United States District Court, S.D. Texas, Houston Division
MEMORANDUM AND ORDER
F. ATLAS SENIOR UNITED STATES DISTRICT JUDGE
case is before the Court on the Motion to Strike Affirmative
Defenses (“Motion”) [Doc. # 24] filed by
Plaintiff Malibu Media, LLC. By Order [Doc. # 25] entered
July 5, 2019, the Court directed Defendant William Martin,
pro se, to file any opposition to the Motion by July
24, 2019. Defendant neither filed an opposition to the Motion
nor requested additional time to respond. Having reviewed the
record and the applicable legal authorities, the Court
grants the unopposed Motion.
alleges that Defendant used the BitTorrent file distribution
network to infringe Plaintiff's copyrights. In response
to the Complaint, Defendant filed an Answer and asserted nine
affirmative defenses: (1) unclean hands; (2) implied license;
(3) one satisfaction rule; (4) laches; (5) failure to
mitigate damages; (6) failure to state a claim; (7)
unconstitutionally excessive damages; (8) waiver; and (9)
estoppel. See Original Answer and Affirmative
Defenses [Doc. # 21], pp. 4-11.
filed its Motion, asking the Court to strike the affirmative
defenses pursuant to Rule 12(f) of the Federal Rules of Civil
Procedure. Although the Court issued an order directing him
to do so, Defendant failed to file any opposition to the
Motion. Plaintiff's Motion to Strike Affirmative Defenses
is now ripe for decision.
STANDARD FOR MOTION TO STRIKE
12(f) authorizes a court to “order stricken from any
pleading . . . any redundant, immaterial, impertinent, or
scandalous matter.” Fed.R.Civ.P. 12(f). A plaintiff who
desires “early resolution of an affirmative defense may
seek to strike it under Federal Rule of Civil Procedure
12(f).” C&C Inv. Props., L.L.C. v. Trustmark
Nat'l Bank, 838 F.3d 655, 660-61 (5th Cir. 2016).
“Although motions to strike a defense are generally
disfavored, a Rule 12(f) motion to dismiss is proper when the
defense is insufficient as a matter of law.” Kaiser
Aluminum & Chem. Sales, Inc. v. Avondale Shipyards,
Inc., 677 F.2d 1045, 1057 (5th Cir. 1982).
“Whether to grant or deny a motion to strike is in the
trial court's discretion.” Fernandes v. VMOC
LLC, 2018 WL 4901033, *1 (S.D. Tex. Oct. 9, 2018)
(citing In re Beef Indus. Antitrust Litig., 600 F.2d
1148, 1168 (5th Cir. 1979)).
affirmative defense of unclean hands does not apply where the
plaintiff's alleged misconduct “is not directly
related to the merits of the controversy between the parties,
but only where the wrongful acts ‘in some measure
affect the equitable relations between the parties in respect
of something brought before the court for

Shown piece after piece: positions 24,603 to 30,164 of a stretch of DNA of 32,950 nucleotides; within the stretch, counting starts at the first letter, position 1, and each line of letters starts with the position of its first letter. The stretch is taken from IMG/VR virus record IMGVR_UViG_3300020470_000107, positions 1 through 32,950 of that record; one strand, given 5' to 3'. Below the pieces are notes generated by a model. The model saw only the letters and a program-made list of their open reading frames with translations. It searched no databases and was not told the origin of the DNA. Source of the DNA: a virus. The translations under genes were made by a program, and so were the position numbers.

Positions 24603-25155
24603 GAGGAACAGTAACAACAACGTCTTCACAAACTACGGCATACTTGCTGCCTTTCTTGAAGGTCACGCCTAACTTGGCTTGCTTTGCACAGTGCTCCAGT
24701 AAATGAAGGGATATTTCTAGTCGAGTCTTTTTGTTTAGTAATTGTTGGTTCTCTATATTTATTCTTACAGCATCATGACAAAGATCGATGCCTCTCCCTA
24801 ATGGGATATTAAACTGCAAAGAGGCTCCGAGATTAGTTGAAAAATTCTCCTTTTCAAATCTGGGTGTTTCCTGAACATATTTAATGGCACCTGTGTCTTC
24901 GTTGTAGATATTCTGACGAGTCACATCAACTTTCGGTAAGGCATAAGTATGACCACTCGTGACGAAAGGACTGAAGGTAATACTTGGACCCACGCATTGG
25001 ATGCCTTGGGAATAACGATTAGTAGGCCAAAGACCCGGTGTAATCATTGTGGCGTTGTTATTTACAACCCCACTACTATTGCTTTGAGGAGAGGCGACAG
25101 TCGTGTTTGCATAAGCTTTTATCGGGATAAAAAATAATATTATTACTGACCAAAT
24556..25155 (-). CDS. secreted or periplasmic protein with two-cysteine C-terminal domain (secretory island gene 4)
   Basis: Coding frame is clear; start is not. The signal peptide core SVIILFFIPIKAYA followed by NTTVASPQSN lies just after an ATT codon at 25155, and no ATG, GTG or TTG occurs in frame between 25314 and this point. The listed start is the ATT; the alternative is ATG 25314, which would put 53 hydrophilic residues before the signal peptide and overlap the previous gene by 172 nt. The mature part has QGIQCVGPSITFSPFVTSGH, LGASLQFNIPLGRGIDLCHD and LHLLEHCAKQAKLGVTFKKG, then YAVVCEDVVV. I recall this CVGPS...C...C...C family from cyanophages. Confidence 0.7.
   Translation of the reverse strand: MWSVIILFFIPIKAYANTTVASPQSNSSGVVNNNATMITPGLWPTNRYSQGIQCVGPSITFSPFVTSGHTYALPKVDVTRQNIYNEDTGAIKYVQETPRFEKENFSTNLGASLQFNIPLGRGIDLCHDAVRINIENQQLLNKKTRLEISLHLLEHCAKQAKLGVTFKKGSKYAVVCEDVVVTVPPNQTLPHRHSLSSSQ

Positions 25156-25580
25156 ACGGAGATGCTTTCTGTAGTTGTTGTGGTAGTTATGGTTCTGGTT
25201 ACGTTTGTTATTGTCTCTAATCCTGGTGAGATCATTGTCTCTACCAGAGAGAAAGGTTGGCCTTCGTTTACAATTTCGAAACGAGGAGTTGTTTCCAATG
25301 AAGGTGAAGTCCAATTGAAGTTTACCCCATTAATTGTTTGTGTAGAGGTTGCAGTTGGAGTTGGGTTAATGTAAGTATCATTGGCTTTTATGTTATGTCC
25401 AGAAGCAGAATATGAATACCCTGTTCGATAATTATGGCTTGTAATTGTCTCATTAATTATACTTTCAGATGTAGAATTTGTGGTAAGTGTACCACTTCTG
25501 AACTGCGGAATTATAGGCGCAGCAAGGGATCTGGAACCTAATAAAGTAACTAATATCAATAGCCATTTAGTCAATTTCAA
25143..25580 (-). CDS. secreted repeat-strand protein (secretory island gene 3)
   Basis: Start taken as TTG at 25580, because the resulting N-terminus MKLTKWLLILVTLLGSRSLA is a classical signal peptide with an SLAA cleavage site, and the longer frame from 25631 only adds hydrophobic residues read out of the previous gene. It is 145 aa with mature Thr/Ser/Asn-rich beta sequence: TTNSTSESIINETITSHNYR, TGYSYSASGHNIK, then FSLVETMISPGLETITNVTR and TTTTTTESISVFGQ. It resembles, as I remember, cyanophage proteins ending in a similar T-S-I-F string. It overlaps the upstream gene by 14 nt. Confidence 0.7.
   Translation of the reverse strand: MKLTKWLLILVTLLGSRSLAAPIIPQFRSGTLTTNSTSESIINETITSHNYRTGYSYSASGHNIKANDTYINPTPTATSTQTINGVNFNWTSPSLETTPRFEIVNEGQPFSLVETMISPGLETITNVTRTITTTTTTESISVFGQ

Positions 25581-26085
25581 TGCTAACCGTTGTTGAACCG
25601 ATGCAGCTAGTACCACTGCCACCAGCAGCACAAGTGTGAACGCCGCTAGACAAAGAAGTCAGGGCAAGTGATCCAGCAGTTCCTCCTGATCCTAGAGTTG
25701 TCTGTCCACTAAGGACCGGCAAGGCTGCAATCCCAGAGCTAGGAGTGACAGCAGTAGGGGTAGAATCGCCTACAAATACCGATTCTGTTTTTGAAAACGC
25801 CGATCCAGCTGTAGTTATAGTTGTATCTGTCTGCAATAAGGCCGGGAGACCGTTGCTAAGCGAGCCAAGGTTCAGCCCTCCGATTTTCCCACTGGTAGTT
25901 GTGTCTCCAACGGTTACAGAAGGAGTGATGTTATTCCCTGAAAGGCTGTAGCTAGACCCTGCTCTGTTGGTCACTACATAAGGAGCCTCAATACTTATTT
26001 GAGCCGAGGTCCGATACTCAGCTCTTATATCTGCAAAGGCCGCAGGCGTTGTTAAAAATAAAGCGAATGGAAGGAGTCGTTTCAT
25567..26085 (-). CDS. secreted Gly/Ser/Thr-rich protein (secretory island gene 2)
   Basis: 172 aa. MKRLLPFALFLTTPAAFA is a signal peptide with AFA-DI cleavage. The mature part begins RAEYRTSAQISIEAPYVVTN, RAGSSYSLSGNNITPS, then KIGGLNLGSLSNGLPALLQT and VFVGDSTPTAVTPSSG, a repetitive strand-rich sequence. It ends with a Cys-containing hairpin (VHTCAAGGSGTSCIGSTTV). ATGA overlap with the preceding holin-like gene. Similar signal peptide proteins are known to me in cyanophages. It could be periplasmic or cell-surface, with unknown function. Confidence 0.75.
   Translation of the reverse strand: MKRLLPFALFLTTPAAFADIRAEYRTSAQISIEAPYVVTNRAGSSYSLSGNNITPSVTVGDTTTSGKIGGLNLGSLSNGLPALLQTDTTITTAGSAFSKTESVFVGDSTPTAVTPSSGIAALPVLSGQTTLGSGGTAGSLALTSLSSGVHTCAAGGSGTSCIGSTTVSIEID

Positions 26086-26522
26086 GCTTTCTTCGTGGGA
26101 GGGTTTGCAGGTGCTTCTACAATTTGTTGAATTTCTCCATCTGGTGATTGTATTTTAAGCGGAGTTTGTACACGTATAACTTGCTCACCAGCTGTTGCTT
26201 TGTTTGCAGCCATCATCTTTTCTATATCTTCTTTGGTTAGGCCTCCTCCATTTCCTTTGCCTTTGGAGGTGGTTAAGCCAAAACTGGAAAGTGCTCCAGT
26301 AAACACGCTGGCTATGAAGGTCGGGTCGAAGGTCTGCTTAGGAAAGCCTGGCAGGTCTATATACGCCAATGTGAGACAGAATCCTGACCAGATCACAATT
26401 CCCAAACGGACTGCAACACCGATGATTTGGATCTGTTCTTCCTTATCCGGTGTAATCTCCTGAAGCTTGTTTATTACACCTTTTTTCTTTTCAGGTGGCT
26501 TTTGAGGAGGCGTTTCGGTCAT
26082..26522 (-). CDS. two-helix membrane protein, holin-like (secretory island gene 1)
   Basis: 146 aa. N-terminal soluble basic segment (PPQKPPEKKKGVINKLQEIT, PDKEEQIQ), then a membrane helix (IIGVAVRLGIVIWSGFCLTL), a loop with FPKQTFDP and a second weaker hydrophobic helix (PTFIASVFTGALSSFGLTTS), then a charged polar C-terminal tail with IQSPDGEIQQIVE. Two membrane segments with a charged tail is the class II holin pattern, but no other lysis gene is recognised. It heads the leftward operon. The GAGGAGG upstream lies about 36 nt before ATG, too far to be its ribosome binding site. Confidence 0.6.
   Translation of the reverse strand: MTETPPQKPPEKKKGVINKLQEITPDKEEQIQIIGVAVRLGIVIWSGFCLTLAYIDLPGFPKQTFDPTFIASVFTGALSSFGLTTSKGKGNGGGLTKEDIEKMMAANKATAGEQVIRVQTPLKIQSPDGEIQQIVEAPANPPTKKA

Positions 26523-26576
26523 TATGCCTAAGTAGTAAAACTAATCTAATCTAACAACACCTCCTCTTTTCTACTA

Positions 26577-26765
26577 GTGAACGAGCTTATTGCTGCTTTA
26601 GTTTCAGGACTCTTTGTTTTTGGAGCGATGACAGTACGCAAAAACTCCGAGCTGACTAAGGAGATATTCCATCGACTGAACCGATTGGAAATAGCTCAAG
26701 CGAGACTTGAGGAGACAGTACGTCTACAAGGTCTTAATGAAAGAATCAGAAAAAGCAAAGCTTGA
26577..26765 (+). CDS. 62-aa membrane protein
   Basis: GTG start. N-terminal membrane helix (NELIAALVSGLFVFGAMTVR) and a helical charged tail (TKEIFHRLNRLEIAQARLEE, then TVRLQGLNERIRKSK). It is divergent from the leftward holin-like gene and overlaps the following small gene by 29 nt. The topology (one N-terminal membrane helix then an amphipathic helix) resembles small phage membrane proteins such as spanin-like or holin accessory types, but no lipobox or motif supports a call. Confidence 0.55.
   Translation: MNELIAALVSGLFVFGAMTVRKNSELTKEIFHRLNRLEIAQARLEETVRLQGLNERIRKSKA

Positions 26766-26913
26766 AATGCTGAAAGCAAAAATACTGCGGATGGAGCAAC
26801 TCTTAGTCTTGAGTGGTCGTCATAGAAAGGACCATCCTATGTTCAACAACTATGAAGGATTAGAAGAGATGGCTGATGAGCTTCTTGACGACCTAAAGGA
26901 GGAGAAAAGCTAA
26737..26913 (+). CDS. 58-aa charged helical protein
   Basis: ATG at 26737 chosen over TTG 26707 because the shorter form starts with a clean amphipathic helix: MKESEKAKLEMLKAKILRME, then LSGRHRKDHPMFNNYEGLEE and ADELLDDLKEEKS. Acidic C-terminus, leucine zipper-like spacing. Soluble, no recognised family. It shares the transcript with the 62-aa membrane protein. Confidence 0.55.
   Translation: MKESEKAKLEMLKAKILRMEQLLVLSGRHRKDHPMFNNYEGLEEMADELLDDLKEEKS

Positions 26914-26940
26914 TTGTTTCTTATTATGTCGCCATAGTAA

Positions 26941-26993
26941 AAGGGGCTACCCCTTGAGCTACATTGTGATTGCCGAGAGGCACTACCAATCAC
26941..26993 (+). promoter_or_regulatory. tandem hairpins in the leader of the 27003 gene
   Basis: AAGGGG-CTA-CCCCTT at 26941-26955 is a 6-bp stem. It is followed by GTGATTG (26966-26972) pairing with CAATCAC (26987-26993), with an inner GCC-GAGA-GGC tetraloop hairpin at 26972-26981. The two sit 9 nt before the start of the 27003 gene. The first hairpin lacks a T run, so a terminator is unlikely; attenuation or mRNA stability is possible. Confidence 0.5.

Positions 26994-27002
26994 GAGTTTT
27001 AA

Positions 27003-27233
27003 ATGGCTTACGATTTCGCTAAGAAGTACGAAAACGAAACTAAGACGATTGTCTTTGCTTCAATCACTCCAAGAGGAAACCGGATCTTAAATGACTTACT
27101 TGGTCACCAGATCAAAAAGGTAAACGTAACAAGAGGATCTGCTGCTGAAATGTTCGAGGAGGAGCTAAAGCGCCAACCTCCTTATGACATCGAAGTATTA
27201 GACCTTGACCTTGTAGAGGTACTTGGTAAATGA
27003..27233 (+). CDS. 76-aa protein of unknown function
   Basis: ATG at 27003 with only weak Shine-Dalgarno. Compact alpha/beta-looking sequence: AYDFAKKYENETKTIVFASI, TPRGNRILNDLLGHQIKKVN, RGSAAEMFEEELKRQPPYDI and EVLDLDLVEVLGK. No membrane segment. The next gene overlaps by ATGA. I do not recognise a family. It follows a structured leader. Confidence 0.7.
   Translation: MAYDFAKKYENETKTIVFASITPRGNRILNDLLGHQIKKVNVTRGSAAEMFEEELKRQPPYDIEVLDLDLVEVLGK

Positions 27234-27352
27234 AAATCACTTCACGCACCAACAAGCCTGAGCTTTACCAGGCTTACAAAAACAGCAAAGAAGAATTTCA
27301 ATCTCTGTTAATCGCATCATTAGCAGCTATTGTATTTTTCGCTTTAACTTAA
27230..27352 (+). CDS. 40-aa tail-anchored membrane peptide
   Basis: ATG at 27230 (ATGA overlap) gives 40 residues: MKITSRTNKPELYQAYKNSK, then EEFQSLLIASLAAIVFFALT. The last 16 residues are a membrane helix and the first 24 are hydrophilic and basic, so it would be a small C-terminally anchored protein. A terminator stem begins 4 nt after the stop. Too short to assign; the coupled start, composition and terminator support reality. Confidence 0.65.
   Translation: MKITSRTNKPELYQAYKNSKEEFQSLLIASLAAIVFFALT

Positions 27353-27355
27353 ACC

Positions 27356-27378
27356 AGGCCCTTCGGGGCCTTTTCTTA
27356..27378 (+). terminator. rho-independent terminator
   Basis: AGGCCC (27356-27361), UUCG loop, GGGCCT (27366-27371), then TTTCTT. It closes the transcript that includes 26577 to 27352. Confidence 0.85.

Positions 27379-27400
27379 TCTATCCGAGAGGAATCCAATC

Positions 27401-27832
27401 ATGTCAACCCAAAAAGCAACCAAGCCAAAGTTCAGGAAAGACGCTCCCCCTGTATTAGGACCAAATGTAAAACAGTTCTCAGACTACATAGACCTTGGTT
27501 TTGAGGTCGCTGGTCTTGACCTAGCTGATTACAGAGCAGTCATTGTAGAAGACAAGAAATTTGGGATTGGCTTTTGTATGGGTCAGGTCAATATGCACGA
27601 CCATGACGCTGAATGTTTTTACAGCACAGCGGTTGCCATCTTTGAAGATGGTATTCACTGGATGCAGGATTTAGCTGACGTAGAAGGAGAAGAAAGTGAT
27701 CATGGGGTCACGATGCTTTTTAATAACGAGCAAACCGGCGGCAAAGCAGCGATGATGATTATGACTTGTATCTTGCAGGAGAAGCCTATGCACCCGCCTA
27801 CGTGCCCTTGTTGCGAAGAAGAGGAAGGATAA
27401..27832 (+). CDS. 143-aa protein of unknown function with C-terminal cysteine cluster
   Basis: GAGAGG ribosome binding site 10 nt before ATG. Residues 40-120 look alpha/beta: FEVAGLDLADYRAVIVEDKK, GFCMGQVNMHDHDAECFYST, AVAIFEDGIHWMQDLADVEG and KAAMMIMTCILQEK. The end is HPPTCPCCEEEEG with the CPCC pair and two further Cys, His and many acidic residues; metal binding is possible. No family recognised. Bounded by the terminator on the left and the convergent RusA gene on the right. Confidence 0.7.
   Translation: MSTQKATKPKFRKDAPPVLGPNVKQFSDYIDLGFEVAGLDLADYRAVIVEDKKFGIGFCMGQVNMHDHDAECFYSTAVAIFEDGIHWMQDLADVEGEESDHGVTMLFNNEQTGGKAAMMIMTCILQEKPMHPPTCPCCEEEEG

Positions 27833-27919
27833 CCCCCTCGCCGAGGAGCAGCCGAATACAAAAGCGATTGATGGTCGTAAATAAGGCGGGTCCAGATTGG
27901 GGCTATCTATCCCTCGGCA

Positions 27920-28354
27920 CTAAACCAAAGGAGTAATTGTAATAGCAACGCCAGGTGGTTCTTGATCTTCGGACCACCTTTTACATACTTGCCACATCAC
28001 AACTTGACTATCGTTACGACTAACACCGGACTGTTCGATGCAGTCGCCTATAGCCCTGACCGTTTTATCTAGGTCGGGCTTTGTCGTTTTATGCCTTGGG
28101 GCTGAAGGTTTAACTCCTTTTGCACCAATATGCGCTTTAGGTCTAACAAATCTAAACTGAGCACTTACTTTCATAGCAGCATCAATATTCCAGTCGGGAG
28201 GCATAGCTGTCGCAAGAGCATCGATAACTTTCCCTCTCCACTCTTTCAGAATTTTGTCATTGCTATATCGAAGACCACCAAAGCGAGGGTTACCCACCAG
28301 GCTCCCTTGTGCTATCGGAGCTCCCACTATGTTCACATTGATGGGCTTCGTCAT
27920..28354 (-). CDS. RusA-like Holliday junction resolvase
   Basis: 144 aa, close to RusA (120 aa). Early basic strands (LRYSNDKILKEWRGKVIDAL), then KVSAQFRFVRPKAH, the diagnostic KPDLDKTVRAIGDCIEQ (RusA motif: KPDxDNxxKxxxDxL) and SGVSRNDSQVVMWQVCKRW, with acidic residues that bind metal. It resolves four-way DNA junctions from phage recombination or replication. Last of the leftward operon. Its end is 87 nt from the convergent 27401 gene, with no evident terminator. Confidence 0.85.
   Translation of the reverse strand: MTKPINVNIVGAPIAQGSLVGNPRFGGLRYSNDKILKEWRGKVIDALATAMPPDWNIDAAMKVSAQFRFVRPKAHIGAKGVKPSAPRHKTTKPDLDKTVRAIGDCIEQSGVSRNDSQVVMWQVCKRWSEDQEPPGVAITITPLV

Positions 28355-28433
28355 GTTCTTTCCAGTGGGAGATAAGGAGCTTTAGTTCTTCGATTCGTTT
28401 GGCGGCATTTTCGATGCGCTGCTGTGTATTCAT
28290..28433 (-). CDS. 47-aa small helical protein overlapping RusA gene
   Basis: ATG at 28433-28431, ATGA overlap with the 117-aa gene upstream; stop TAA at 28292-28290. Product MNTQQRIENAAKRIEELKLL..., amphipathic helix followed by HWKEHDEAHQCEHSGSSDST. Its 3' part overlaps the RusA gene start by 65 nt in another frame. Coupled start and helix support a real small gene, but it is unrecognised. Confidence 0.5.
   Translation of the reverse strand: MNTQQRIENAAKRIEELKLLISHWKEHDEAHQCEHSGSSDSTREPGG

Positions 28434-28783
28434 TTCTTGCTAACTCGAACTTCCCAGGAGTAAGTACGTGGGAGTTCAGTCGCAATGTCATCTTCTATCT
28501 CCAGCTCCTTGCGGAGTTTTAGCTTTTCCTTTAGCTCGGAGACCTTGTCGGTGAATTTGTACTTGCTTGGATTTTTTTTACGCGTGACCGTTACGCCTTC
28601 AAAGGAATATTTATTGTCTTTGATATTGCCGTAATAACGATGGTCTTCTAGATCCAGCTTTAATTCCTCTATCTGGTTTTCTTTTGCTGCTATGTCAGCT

adjudication.'” See Mitchell Bros. Film Grp. v.
Cinema Adult Theater, 604 F.2d 852, 863 (5th Cir. 1979)
(quoting Keystone Driller Co. v. Gen. Excavator Co.,
290 U.S. 240, 245 (1933)). “The alleged wrongdoing of
the plaintiff does not bar relief unless the defendant can
show that he has personally been injured by the
plaintiff's conduct.” Id. (citing
Lawler v. Gillam, 569 F.2d 1283, 1294 (4th Cir.
1978)). The affirmative defense of unclean hands “does
not purport to search out or deal with the general moral
attributes or standing of a litigant.” Id.
(quoting NLRB v. Fickett-Brown Mfg. Co., 140 F.2d
883, 884 (5th Cir. 1944)).
case, Defendant alleges that Plaintiff has failed to comply
with various federal, state and local laws. There is no
allegation that this alleged failure has changed the
equitable relationship between Plaintiff and Defendant, or
that the alleged misconduct has personally injured Defendant.
Therefore, absent any opposition from Defendant, the Court
strikes the unclean hands affirmative defense.
implied nonexclusive license can be created when “(1) a
person (the licensee) requests the creation of a work, (2)
the creator (the licensor) makes the particular work and
delivers it to the licensee who requested it, and (3) the
licensor intends that the licensee-requestor copy and
distribute his work.” Lulirama Ltd., Inc. v. Axcess
Broad. Servs., Inc., 128 F.3d 872, 879 (5th Cir. 1997)
(quoting I.A.E., Inc. v. Shaver, 74 F.3d 768, 776
(7th Cir.1996)). There is no allegation that Defendant
requested that Plaintiff create the copyrighted work at
issue, or that Plaintiff intended for Defendant to copy and
distribute its work. As a result, the Court strikes the
second affirmative defense.